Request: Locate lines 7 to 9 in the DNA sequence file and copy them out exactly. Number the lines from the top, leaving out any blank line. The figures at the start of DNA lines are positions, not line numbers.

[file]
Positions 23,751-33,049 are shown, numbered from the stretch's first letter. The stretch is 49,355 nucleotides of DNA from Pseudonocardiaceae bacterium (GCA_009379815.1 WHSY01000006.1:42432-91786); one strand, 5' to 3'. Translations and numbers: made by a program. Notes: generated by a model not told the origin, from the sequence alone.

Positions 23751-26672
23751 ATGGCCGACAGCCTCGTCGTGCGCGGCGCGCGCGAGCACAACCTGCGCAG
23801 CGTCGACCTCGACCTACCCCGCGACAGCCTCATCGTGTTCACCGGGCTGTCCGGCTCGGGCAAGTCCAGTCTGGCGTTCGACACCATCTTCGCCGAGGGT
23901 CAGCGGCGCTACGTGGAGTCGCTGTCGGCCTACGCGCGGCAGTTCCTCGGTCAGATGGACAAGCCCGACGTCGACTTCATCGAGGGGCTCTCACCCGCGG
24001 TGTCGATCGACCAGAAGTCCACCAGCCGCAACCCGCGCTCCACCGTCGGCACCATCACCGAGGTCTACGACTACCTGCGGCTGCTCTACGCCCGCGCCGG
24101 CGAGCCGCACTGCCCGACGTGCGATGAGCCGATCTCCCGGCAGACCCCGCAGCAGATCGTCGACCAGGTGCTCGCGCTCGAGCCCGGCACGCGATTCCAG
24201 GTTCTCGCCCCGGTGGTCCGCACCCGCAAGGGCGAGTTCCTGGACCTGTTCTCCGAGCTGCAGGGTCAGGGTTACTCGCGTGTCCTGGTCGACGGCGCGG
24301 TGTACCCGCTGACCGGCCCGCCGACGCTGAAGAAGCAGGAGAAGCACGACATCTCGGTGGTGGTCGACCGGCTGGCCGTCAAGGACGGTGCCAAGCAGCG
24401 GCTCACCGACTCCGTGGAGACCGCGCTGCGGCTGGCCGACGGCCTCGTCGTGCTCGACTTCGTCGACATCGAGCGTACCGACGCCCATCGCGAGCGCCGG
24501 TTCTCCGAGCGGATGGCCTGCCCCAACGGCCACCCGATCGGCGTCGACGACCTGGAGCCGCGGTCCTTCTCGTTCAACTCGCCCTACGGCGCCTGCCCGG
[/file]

24101 CGAGCCGCACTGCCCGACGTGCGATGAGCCGATCTCCCGGCAGACCCCGCAGCAGATCGTCGACCAGGTGCTCGCGCTCGAGCCCGGCACGCGATTCCAG
24201 GTTCTCGCCCCGGTGGTCCGCACCCGCAAGGGCGAGTTCCTGGACCTGTTCTCCGAGCTGCAGGGTCAGGGTTACTCGCGTGTCCTGGTCGACGGCGCGG
24301 TGTACCCGCTGACCGGCCCGCCGACGCTGAAGAAGCAGGAGAAGCACGACATCTCGGTGGTGGTCGACCGGCTGGCCGTCAAGGACGGTGCCAAGCAGCG